MTV 80’s Idents
As a child of the 1980’s, the flashy, cinematic and garish music videos endemic of the decade were all-pervasive and along with movies, cartoons and comic books fueled my dream life. In an era when transatlantic travel and even European travel was less common and before the online revolution, pop culture exported from America felt like exotic, strange, intoxicating transmissions from a dream planet far, far away with MTV the prime exporter and exponent; stylish, iconographic images and sounds of glamour, heartbreak, longing unabashed hedonism, escapism, seize the day opportunism, glorified individualism, airbrushed sexuality, overwrought romanticism, good times and most of all, freedom. Freedom to be whoever and whatever you wanna be!
Phil Oakey & Giorgio Moroder – Together in Electric Dreams (1984)
A grand, cheap attractive illusion – to this kid anyway – living underneath grey Dublin skies, concrete playgrounds and a sense of never being allowed to overreach your grasp and the notion of one day travelling to the USA only happened to the ridiculously fortunate and those whom were deemed ‘cool’. Well, at least this was a limited , extremely naïve view of the world, how I saw it and partly imagined it through my dumb childish eyes.
Reckless (1984) Director – James Foley
Of course, these shiny, loud, flashy things that entranced my younger self were very often a cynical cross marketing, synergistic ploy by corporations to sell records, film tickets, concert tickets and appeal to youth culture but leaving aside the machinations, trend chasing and politics behind the image and idol-making which have only accelerated with the inevitable evolution of communication technology, marketing strategies, globalization and the likes blah blah blah…i’m getting away from the point here aren’t I?
John Waite- Change (1982)
So I guess what I’m saying is strip the adult cynicism away, the transience nature of fashion and taste and what’s left? For those daydreaming 80’s kids or at least this kid America and it’s music was a sense of purity, escapism, big show off gestures and acting out, becoming a superhero in your own bedroom and your own world, winning the girl, rising above and proving everyone wrong; exceptionalism and romance wrapped up in hook laden three-minute songs and elaborate, ridiculous film fantasy’s. To be ‘cool’ and respected by friends and enemies…adults? They barely existed in these feverish scenarios. Thinking back, it was really an extreme, early form of narcissistic behaviour but the world only existed through this gauzy visual and aural ephemera, sensory, erotic overload sending my heart and head spinning with notions above reality.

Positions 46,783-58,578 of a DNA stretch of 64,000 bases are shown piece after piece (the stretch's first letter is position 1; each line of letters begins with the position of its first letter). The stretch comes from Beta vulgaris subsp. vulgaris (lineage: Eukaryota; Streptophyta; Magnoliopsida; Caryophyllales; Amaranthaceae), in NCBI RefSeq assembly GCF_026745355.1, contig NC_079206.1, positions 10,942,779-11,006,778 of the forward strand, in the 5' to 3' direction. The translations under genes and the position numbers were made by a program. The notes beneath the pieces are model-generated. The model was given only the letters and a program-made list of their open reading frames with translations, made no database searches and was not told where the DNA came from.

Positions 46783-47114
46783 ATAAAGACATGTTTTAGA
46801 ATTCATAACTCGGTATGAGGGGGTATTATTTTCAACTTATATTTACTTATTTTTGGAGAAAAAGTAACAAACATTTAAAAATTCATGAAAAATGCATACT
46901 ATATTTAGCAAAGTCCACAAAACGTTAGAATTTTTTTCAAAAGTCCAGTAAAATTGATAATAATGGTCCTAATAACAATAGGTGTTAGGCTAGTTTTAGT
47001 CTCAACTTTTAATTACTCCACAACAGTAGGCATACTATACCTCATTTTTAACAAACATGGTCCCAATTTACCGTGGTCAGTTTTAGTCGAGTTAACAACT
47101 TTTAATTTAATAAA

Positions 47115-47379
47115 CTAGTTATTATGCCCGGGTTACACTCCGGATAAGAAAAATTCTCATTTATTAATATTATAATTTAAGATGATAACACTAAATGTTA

Madonna – Crazy For You (1985)
Is this a mini essay on my youth? A nostalgic wallow in what was and shall never be? Well, in all honesty all of this looking back was triggered by a John Waite song from 1982 called Change that I’ve listened to over and over and which features in the current Anchorman sequel. It was also used way back in 1985 on the soundtrack to a Matthew Modine wrestling flick called Vision Quest or as it was titled on these shores Crazy For You after the hit single Madonna recorded especially for the movie. The songs typical 80’s impatience, its adrelanized catchiness, the mixture of confidence and doubt, optimism and heartache contained within summoned up feelings that felt long-buried.
Some Kind of Wonderful (1987) Director – Howard Deutch
But not only did it provoke an undiluted emotional response, it also made me aware that what was regarded as a decade of questionable cultural merit for so long now in retrospect now feels like a more innocent, sincere, thrillingly irony free period. Or maybe I’m still dreaming, my prozac hasn’t kicked in and I need to wake the fuck up; my scattered, deranged, sentimental musings simply the symptoms of an ageing fool clinging to the past as a crutch to rationalize his current state.
You decide, reader…. you decide.